option is available for semi-flush mounting. The CAB-3/CAB-4 Series is compatible with multiple chassis including the
CHS-M2, CHS2-M2, CHS-M3, CHS-4, CHS-4L, CHS-4N, CHS-BH, CHS-PS, CA-1, and CA-2. Note: CAB-4 series
backboxes and doors are sold separately.

CAB door RH.wmf

CAB door LH.wmf

2 Before You Begin


The option of mounting doors in either a left/right hand configuration
will aid in installation and service when two control panels are
mounted in a confined area or side by side (as shown). In this manner
the doors can be opened barn door style, permitting an open work
space. Note that in this type of installation it is necessary to leave
enough space between cabinets to insert a key into the locks on the
door frames.
IMPORTANT: Attach the two hinges and two alignment tabs to the
backbox before any equipment is installed. With chassis installed,
space is very limited.
Display Interface Assembly Note: When the door is left-hand
mounted, the Display Interface Assembly (DIA) dress panel cannot be
opened when the door is at less than a 120 angle to the cabinet. If you are using the left-hand mounting option, be sure
that the door can open at least 120. This is especially important if the cabinet is to be mounted in a closed area, such as a
closet or utility room.

3 Door Assembly Instructions


Hinges can be either left or right hand mounted. The illustrations and text depict a left hand mounted example. For a right
hand mounting, simply substitute right for left in the instructions.
1.

Insert door hinges (A) into the top and bottom slots of the side to be hinged (in this case the LEFT side). Secure the
hinges to the studs in the backbox with the #8 hex nuts provided. Note that the small hole on the outer tab faces
outward.

2.

Thread stud (B) into the BOTTOM hinge first. Thread from the bottom up. Place the grounding star washer on the
stud. Place the door's lower corner onto this stud. Placing the door on the lower stud first provides a place for the door
to rest while you complete the assembly.

3.

Align the door on the backbox, so that the door sits directly under the top hinge. Thread remaining stud (B) into the
TOP hinge and through the hole in the top of the door. Your door should now swing freely.

Figure 2.3 CAB-3/CAB-4 Series Installation Document, 15330

22

Modbus Gateway Installation and Operation Manual - P/N: 54015:Rev: A 7/24/09

Installing a CHS-4L Chassis

Modbus Gateway Embedded Installation

2.4 Installing a CHS-4L Chassis


A chassis holds the gateway within a CAB-3/CAB-4 series cabinet. A CHS-4L chassis fits into any
CAB-3/CAB-4 series cabinet row except for the bottom row, which provides battery housing and
does not have PEM studs for mounting. Follow these instructions to install a CHS-4L chassis in a
CAB-3/CAB-4 series cabinet.
Step 1. Position the chassis so the PEM cabinet studs are aligned with the chassis mounting holes,
and mount the chassis onto the cabinet.
Step 2. Secure the chassis to the PEM studs with the two hex nuts (PN 36047) provided with the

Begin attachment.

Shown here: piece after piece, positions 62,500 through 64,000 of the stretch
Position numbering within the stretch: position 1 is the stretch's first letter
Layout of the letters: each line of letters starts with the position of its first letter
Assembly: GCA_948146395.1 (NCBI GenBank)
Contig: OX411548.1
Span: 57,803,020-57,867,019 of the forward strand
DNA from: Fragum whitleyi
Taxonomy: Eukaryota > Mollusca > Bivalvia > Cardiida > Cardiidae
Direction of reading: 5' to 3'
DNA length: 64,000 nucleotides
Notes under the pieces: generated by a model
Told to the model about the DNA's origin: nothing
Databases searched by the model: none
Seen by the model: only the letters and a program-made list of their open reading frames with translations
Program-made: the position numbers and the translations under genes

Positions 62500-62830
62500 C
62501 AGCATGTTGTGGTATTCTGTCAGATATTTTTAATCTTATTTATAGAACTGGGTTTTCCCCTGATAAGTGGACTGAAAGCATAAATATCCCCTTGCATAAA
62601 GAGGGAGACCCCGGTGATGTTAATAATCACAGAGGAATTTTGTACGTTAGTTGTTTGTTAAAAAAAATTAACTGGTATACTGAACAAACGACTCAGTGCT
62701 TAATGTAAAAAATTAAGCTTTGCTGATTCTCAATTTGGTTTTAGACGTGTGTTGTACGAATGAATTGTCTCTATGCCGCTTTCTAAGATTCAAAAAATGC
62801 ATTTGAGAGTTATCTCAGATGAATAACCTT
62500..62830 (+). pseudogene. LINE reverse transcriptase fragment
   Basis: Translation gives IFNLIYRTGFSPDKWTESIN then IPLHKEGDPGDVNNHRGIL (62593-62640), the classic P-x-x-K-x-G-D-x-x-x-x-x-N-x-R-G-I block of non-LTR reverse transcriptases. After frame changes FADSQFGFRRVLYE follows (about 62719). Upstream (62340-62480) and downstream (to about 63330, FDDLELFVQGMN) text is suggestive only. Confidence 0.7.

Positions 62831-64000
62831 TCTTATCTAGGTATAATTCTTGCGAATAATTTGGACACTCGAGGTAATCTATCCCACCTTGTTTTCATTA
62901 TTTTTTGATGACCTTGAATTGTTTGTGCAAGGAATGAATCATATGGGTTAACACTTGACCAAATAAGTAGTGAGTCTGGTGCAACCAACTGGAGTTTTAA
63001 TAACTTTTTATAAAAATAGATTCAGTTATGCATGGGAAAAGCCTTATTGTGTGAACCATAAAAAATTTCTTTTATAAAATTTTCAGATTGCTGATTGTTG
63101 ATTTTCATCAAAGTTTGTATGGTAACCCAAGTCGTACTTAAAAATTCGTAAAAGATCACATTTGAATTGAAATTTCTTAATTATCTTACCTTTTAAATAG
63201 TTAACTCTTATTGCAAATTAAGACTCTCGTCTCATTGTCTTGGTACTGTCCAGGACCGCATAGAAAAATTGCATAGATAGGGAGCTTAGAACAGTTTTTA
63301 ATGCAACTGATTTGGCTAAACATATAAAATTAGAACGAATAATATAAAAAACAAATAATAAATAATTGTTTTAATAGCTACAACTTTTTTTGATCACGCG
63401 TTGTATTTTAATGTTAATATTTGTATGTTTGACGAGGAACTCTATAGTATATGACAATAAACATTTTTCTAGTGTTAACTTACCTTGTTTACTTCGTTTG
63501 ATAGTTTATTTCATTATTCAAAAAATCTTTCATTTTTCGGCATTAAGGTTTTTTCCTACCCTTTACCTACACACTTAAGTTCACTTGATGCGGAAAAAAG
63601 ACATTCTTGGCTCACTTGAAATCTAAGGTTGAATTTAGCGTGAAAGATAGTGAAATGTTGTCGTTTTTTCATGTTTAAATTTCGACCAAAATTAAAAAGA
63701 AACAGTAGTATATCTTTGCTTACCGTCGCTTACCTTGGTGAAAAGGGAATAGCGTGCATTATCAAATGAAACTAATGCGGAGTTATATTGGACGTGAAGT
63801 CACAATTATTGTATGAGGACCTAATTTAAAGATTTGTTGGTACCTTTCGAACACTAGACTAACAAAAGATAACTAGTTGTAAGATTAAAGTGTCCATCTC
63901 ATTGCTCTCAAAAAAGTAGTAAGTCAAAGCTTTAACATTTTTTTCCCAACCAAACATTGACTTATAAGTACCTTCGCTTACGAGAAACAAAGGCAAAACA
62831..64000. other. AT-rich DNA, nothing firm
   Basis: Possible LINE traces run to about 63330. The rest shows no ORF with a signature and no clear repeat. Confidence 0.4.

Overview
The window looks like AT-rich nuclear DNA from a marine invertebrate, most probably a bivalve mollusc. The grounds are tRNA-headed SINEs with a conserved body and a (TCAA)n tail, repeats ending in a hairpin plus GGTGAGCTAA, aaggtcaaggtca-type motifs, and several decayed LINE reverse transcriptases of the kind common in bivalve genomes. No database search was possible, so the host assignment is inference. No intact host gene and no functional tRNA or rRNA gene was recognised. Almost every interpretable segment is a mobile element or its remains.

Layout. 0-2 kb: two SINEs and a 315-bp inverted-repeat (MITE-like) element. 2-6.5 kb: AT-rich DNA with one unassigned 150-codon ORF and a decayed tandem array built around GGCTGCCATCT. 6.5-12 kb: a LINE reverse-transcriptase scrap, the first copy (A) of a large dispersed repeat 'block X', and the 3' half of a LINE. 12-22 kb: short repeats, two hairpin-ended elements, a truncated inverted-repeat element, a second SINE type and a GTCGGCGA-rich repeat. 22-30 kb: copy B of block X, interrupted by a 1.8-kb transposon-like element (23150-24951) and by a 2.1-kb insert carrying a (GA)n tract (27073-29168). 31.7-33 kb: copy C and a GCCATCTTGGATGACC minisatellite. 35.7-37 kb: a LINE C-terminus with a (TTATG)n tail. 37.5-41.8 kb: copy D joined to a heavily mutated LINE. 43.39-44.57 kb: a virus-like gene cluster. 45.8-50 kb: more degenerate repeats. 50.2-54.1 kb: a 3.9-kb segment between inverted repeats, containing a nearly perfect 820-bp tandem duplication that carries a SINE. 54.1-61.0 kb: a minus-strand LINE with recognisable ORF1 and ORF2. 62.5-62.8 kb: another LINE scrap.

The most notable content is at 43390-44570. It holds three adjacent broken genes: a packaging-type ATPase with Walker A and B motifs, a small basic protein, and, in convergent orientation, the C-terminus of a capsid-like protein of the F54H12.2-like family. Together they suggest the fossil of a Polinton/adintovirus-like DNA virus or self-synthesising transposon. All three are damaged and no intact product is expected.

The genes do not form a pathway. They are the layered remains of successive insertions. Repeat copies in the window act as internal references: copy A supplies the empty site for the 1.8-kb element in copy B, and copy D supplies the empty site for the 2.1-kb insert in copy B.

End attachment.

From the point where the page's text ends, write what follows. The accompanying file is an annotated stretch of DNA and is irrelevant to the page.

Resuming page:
chassis.

PEM Studs

Hex Nuts

Figure 2.4 Installing a CHS-4LChassis

Modbus Gateway Installation and Operation Manual - P/N: 54015:Rev: A 7/24/09

23

Modbus Gateway Embedded Installation

Installing the Modbus Gateway Printed Circuit Board

2.5 Installing the Modbus Gateway Printed Circuit Board


Install the Modbus Gateway printed circuit board onto the mounting studs on the CHS-4L chassis,
making sure to use only the mounting holes bordered by grounding area.
Grounding area

Figure 2.5 Install Modbus Gateway Printed Circuit Board onto Chassis

NOTE: There must be enough clearance on the right side of the printed circuit board to allow an
Ethernet cable to be connected to the Ethernet port.

2.5.1 Modbus Gateway Power Supply Connection


The Modbus Gateway requires +24VDC @450mA nominal and supervised battery backup in
accordance with local code requirements. Outside Canada, the Modbus Gateway can be powered
by any regulated, UL 1481 listed, power limited, battery backed, +24VDC power supply. For
Canadian installation, The Modbus Gateway must be powered by a ULC listed Fire Alarm Control
Unit or a ULC listed power supply for fire application. Conform to UL or ULC standards as
applicable in your area.
Table 2.1 Power Supply Specifications
NOMINAL

24

Input Voltage

+24VDC

Input Current @ +24VDC

450 mA without NCM or HS-NCM

Modbus Gateway Installation and Operation Manual - P/N: 54015:Rev: A 7/24/09

Installing the Modbus Gateway Printed Circuit Board

Modbus Gateway Embedded Installation

TB1
24 V IN

Figure 2.6 Modbus Gateway Power Connection

NOTE: All wiring from the power supply is power limited, and a separation of at least (6.35
mm) must be maintained between power limited and non-power limited wiring.

CAUTION: Power Sources


Different sources of power are used in conjunction with the Modbus Gateway product. Disconnect all
sources of power before servicing. This device and associated equipment may be damaged by
removing and/or inserting cards, modules or interconnecting cables while this unit is powered. This
damage may adversely affect the operation of this unit, but its effect may not be readily apparent.

Power Connection Options for NCM and HS-NCM


NOTE: For information about which type of NCM to use and how to make an NFN network
connection to an NCM, refer to Section 2.5.3, Installing the Network Communication Module, on
page 28, and the sections following it through the end of this chapter.

Modbus Gateway Installation and Operation Manual - P/N: 54015:Rev: A 7/24/09

25

Modbus Gateway Embedded Installation

Installing the Modbus Gateway Printed Circuit Board

Routing Power to a Standard NCM